Salary Surveys for b2b Publications
Everyone wants to know if they are "fairly" paid. Most people suspect that they are not. It's no wonder why salary survey reports are perennial reader favorites in business magazines and the trade press.
One major weakness of most salary reports is that they do not provide actionable data. Readers should be able to take your information, compare their salary by responsibility, location and experience, and see how their total earnings compare. Your readers want to know how that $2,500 bonus that they received last December compares to not just the industry average, but to the median, lower and upper percentiles for
others with their responsibilities. They should have enough confidence in the data to take it into their next salary negotiation.
Other opportunities for improving your next salary survey include:
• Better data. Many magazines don't report detailed survey results
because they lack sufficient responses to be statistically
significant. Glossing over this deficiency, the story does not
report the total number of respondents, the response rate or any
details about the research methodology. The right incentives,
project design and execution will produce a statistically relevant
report with third-party validation that distinguishes your
publication in your market and gives your readers data that they
can rely on.
• More data. Even a simple 10- or 15-question survey will yield
more data than can be reported in a standard magazine article.
With websites and e-newsletters in constant need of relevant
content, this bounty of data can be reported online in a series of
installments to increase website traffic.
• More thorough reporting. Most editors and writers don't have the
statistical tools, time or expertise to perform thorough data
analysis. Averages, for example, unless the responses are
perfectly distributed—and they never are—are almost useless when
it comes to answering readers' question of whether they are paid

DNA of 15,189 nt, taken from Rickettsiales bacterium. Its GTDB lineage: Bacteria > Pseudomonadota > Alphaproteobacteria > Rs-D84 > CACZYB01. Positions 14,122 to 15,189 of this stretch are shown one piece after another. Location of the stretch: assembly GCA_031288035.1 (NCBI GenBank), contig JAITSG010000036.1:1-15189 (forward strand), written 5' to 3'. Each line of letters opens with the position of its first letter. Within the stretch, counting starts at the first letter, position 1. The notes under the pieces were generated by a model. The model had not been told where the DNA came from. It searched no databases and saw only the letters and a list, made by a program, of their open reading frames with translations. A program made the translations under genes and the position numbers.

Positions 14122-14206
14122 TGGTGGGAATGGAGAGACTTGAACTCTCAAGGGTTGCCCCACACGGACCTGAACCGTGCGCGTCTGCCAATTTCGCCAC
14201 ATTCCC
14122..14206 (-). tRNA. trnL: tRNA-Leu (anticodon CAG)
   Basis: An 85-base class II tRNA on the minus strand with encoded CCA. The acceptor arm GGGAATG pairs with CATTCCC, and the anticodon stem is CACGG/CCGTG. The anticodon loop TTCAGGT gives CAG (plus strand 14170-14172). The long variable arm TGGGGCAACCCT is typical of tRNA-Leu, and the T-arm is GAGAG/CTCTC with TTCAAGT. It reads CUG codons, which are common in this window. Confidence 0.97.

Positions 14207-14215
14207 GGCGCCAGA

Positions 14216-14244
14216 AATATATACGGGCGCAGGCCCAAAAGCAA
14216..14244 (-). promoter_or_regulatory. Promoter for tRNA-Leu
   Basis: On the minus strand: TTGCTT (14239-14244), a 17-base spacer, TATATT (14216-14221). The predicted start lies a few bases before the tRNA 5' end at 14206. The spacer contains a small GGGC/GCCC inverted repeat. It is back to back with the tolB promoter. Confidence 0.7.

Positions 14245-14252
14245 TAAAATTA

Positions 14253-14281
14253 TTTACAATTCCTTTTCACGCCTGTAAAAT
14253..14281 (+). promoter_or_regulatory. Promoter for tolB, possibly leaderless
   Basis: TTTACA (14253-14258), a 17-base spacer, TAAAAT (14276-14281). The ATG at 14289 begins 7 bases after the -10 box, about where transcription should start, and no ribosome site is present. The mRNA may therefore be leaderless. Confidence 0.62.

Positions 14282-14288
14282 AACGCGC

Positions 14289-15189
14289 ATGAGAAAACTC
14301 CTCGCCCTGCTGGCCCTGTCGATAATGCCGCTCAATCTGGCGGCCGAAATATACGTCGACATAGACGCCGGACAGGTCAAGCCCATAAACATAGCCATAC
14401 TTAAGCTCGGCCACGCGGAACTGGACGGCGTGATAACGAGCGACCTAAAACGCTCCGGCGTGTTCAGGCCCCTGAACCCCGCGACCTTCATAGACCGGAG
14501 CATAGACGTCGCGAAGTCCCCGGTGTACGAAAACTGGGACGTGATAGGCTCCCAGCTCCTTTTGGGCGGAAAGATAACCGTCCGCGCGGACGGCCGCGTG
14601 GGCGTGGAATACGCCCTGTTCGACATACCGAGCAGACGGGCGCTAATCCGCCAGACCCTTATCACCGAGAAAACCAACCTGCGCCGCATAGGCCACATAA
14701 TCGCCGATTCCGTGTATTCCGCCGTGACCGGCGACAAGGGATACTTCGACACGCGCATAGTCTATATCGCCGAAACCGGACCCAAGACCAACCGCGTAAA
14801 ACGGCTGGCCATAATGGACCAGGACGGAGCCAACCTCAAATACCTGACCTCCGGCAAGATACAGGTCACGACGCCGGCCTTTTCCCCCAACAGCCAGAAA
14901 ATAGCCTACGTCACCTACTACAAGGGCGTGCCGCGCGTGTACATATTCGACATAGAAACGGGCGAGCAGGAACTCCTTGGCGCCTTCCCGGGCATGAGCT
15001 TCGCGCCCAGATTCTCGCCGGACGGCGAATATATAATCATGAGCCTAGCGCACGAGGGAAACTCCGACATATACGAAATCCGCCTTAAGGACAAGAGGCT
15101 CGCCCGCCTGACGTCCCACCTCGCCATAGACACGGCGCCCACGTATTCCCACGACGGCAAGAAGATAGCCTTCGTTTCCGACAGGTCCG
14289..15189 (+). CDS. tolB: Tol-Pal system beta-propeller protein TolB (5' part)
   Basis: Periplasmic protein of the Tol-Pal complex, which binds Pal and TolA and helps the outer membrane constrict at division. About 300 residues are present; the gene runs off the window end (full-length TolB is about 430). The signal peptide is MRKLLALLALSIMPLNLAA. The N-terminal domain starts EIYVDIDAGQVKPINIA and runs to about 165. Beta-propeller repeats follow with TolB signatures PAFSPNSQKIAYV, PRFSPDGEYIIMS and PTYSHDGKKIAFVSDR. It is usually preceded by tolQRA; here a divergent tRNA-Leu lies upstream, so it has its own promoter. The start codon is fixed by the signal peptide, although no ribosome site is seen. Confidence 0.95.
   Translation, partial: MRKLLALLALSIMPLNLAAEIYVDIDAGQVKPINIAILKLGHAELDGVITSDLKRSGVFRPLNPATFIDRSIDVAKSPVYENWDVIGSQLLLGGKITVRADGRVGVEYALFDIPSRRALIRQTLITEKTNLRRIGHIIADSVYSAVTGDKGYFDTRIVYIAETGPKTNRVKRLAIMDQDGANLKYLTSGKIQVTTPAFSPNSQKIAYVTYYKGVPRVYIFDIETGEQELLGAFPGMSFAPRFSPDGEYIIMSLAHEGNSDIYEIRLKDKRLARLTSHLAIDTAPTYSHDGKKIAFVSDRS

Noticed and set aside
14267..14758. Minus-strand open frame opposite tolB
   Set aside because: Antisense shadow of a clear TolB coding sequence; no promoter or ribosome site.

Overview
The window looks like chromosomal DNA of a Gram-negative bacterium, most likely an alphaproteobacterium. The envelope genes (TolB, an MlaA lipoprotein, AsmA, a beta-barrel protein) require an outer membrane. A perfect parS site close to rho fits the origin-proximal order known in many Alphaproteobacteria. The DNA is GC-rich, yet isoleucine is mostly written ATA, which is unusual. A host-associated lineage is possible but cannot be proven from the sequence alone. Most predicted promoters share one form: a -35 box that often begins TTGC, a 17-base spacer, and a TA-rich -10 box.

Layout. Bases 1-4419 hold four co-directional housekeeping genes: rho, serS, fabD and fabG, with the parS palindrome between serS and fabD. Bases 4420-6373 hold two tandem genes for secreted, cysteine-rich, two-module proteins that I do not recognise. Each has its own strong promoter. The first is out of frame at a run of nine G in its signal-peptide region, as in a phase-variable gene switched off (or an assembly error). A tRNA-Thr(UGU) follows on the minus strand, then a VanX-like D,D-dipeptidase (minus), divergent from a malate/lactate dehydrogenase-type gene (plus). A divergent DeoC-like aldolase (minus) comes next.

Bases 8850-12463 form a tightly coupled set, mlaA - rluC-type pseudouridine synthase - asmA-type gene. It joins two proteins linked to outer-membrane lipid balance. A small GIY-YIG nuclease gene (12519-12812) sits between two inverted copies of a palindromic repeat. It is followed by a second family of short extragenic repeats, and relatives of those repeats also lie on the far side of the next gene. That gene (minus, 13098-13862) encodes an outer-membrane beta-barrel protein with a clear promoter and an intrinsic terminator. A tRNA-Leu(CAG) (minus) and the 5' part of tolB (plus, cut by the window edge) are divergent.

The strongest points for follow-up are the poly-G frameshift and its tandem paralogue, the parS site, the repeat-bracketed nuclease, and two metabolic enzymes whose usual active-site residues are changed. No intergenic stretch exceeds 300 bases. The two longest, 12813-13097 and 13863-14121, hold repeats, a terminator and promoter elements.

fairly or not. Medians and upper and lower quartiles, and relevant
crosstabs, offer a much better profile of the typical pay scale of
A major benefit of outsourcing your next salary survey is the
report itself. Even if you rotate the assignment among staff members, if
you've been doing such a project for 5, 10 or 15 years, the report tends
to lose a lot of energy and creativity. Fresh eyes and fresh data will
re-invigorate your next salary survey with cover-worthy content that
will attract the attention of readers and advertisers.
Let TABPI help you with your next salary survey and set your publication
apart from the competition. Contact us at (216) 220-5121 or firstname.lastname@example.org for a free consultation and price quote.
This service is offered by TABPI Editorial Research Director David
Drickhamer. Most recently Drickhamer was Editorial Director for Material Handling Management and Logistics Today magazines in Penton
Media's Supply Chain Group. Prior to that he was Editorial Research
Director for IndustryWeek magazine, where he executed a wide variety
of editorial research projects, including the annual "Best Plants"
competition, the IW1000 and US500 lists of the largest publicly traded
manufacturers in the world and the United States (with Mergent), Census
of Manufacturers benchmarking study (with the Manufacturing Performance
Institute), and the Value Chain Study (with IBM Consulting Services).
About Us Publishers Links Merchandise Salary Surveys Forums Contact Us